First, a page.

St Joseph's Convent is the oldest extant residence within the Pinjarra townsite. It has been continually occupied since the 1860's. St Joseph's Convent is associated with the provision of education in Pinjarra.
St Joseph's Convent has social value for Roman Catholic residents in Pinjarra.
Anthony Cornish was the partner of Nicol Paterson, who established Creaton Estate. At the termination of the partnership in 1866, Cornish briefly moved to Fremantle, but returned to Pinjarra within months.
He erected a large home for his family on the banks of the Murray River in the Pinjarra town site, which he named 'Hampstead'.
After the death of Cornish's wife, Rebecca, in 1883 from measles, the family estate which included two dwellings, the Port Mill and Freemason's Hotel in Fremantle, and Hampstead- was split amongst the remaining family.
The place was sold to Rev. R.W. Alderson, before being purchased back by William Cornish in 1920. When the timber mills in Jarrahdale closed because of the Depression, the small convent there also closed and relocated to Pinjarra in April 1930. Sisters Anthony Little, Gerarda Gallagher and Florentine Byrne came down with eight boarders, an Aboriginal girl called Emma and 'a dog called Fluff'.
In 1930 the school hall and presbytery were moved from Jarrahdale at much expense and placed in Forrest Street on land owned by the Church. It was intended to use the presbytery as a Convent, but when it was re-erected the Sisters refused to accept it, owing to the dampness of the ground.
They opened their first Convent in a four-roomed house with verandas in Canon Avenue. (Now the home of the Murray District Historical Society.) where eight boarders lived with them. This house had been a camping place for tramps, so it wasn’t unusual to return from Mass to find one had taken up residence. They opened a school in the building which previously housed the Government school and is now used as an Anglican hall.
In 1931 a Mr. & Mrs. Perrett came to live in the corner house. They had a child who was deaf and mute, also Mrs. Perrett was a diabetic whom the Sisters administered twice daily injections. And so, in 1932 for their kindness, the Perrett’s gave them 500 pounds to purchase a bungalow ($400) and a small cottage (100) in James Street.
In 1937, during Fr. Ryan’s time , Mr Perrit , a Frenchman , who lived most of his life on a vineyard at Brookdale, on the Dwellingup Rd, purchased the old Cornish property at a cost of 3000 pounds, and handed it over to the Sisters as a Convent. A contract was let to Bunning Bros for the erection of a building which contained three class rooms on the 16 acres at a cost of 600 pounds. The property had a frontage to Camp Road. On Suburban Lot 1. he built a presbytery at a cost of 750 pounds. The facility was officially opened by Dr. Prendiville in January 1937.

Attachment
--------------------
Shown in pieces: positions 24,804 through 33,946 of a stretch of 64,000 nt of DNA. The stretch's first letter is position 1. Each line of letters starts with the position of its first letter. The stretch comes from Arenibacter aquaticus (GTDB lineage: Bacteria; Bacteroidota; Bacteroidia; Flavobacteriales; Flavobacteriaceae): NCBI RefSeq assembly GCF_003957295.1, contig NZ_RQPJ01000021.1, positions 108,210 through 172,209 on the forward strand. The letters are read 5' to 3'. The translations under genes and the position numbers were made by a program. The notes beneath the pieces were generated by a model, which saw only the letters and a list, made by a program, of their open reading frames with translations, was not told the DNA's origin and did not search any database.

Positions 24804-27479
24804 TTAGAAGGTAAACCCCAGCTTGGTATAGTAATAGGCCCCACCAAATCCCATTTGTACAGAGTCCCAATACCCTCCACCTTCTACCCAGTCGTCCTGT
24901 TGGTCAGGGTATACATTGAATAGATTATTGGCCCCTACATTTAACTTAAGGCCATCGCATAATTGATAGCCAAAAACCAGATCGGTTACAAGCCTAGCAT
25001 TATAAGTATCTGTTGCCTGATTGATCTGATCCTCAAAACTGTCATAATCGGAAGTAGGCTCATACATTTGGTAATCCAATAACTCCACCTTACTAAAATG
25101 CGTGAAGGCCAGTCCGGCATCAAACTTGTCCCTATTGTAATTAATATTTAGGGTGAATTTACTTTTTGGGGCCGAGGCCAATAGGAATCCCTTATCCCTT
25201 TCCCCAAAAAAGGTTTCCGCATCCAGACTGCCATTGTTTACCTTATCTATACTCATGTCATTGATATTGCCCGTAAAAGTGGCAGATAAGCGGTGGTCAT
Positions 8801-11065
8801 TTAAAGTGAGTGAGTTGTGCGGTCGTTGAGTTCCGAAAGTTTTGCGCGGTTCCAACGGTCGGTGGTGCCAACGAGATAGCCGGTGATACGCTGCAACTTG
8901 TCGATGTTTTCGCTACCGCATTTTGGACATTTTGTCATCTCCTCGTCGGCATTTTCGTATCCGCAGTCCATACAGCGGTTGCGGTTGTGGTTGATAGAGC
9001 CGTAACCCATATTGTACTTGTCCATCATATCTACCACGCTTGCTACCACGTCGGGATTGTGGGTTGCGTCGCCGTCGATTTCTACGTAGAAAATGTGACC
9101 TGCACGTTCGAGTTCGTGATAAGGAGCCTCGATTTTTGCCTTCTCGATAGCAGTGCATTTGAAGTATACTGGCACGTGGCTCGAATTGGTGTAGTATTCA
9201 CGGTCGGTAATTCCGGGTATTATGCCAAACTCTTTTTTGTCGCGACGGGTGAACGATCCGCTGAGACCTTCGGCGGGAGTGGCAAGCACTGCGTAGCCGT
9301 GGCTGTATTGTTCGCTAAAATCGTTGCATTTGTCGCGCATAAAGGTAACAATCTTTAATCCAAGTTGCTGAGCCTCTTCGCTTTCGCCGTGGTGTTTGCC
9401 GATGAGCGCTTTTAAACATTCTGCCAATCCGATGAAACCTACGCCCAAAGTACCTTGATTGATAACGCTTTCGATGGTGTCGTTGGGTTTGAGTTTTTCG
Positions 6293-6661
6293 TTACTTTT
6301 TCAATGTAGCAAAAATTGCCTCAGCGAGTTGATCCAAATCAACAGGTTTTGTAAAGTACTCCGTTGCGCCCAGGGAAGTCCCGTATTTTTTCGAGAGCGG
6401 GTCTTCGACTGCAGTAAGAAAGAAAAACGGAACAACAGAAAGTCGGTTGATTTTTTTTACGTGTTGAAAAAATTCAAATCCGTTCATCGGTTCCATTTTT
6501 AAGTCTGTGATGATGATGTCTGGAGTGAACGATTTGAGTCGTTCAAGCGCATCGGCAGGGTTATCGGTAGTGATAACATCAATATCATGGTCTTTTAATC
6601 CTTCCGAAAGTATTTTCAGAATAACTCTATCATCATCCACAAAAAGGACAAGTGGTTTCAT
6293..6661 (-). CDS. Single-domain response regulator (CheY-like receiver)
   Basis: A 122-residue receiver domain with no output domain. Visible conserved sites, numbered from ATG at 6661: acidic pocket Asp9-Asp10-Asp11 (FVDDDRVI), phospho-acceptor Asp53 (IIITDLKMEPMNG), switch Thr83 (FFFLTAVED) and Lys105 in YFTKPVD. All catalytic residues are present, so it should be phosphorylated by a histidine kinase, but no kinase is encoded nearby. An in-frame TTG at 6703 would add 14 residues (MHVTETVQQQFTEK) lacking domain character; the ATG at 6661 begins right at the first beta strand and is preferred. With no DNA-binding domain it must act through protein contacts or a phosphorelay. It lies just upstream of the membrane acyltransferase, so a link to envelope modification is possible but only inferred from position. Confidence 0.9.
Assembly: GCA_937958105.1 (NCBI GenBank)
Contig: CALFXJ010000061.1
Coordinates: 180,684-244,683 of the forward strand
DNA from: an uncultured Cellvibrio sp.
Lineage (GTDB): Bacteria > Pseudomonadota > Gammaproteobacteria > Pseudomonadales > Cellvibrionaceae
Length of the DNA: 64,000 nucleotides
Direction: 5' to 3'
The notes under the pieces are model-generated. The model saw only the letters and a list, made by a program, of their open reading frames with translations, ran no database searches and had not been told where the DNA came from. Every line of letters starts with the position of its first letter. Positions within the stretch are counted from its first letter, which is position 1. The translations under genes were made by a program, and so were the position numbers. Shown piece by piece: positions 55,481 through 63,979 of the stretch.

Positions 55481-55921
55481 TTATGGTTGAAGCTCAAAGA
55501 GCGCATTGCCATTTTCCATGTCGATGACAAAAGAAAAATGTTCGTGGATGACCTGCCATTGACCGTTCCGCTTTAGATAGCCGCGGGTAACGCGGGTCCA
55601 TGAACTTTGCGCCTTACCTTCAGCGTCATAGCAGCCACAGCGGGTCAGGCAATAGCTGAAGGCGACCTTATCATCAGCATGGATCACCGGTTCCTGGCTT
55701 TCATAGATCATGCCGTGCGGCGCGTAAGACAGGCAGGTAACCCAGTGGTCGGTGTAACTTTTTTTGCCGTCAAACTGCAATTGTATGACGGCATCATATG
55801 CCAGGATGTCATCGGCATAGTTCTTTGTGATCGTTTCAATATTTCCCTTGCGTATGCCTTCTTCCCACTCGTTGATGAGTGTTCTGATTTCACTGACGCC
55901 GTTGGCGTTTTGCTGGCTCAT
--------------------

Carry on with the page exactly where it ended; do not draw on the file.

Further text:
The church on Forrest Street was dismantled and re-erected on the corner of the property. In 1954, the place was fitted for electricity, and new classrooms were added the following year.
Reminiscences of Lil Adam (nee Bonomi) and Coral Agar (nee Collette) of their time as boarders at St. Josephs, Pinjarra. They began school in 1942.
The nuns at that time were Sr. Rita, Sr. Bertrand, Sr. Florentine, Sr. Benita, Sr. Gerard, Sr. Cecilia and Sr. Imelda. There were 30 boarders. These came mainly from Perth as there was a worry that Perth might be bombed because of the trouble from the Japanese in the North West.
Besides attending school they had their jobs to do such as tending the rose garden, sweeping the verandas, polishing and keeping the chapel dusted which included pews and statues. The Presbytery was an old building in need of repair so was very dusty.
Sports were a happy pastime as they had two Basketball sides of which Mrs. Eddy was the coach. They had a tennis court which the boarders spent many happy hours.
In the garden were fruit trees such as lemons and Pomolo’s. ( like a grapefruit but not so bitter). Some of the pupils would cut the lemons in half, sprinkle them with salt and eat them.
School concerts were organised by Sr. Rita and held in the Mechanics hall. These were much enjoyed and looked forward to.
The RSL organised the Interschool sports Day at the Race Club. Those participating were from Dwellingup, Holyoake, Waroona, Dandalup, Fairbridge, and Pinjarra.The flood caused some excitement when the water came right up to the Pomolo trees in the back yard of the convent near the river.
Students who lived in outlying districts attended the Bushies School at the convent. This was for two weeks for First Holy communion and Confirmation.
Students came from Holyoake, Banksia dale.
For a good supply of milk Sr. Brenden would milk the cow which was kept on school property.
For a bit of relaxation a walk was organised on Sundays to visit the cemetery.
Fr. Cleary was the residing priest who most loved and respected there at that time. He would have his meals prepared at the convent and spend time talking and listening to the children in their recreational time.
Children had to attend Mass every morning at 7am. In those days the mass was said in Latin. In 1954 the weather board church was moved from Forest street and placed near the convent.
In 1954 a three-roomed brick and tile school which was blessed and opened by Archbishop Prendeville. Fr. Rupert Kelly was the parish priest at that time.
1976/77. The opening of the new school room and block of toilets. The old school was renovated and painted and Blessed and opened by Bishop Healy on the 7th April. 1977.